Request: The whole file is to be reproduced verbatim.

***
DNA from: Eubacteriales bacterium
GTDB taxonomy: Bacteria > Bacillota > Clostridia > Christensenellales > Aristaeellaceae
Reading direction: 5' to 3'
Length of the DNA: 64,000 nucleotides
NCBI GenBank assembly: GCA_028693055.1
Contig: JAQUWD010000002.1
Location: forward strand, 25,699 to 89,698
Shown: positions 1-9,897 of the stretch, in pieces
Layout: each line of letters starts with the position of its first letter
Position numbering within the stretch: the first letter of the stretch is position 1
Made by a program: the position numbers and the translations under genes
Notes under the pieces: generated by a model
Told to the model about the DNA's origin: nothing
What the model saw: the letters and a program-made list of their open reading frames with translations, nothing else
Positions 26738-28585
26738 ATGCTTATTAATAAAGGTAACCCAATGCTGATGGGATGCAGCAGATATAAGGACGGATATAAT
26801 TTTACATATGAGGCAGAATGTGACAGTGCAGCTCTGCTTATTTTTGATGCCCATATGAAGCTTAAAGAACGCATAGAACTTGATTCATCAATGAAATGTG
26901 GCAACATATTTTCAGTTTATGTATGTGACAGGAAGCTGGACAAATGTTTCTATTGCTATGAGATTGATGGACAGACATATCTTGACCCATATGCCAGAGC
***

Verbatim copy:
DNA from: Eubacteriales bacterium
GTDB taxonomy: Bacteria > Bacillota > Clostridia > Christensenellales > Aristaeellaceae
Reading direction: 5' to 3'
Length of the DNA: 64,000 nucleotides
NCBI GenBank assembly: GCA_028693055.1
Contig: JAQUWD010000002.1
Location: forward strand, 25,699 to 89,698
Shown: positions 1-9,897 of the stretch, in pieces
Layout: each line of letters starts with the position of its first letter
Position numbering within the stretch: the first letter of the stretch is position 1
Made by a program: the position numbers and the translations under genes
Notes under the pieces: generated by a model
Told to the model about the DNA's origin: nothing
What the model saw: the letters and a program-made list of their open reading frames with translations, nothing else
Positions 26738-28585
26738 ATGCTTATTAATAAAGGTAACCCAATGCTGATGGGATGCAGCAGATATAAGGACGGATATAAT
26801 TTTACATATGAGGCAGAATGTGACAGTGCAGCTCTGCTTATTTTTGATGCCCATATGAAGCTTAAAGAACGCATAGAACTTGATTCATCAATGAAATGTG
26901 GCAACATATTTTCAGTTTATGTATGTGACAGGAAGCTGGACAAATGTTTCTATTGCTATGAGATTGATGGACAGACATATCTTGACCCATATGCCAGAGC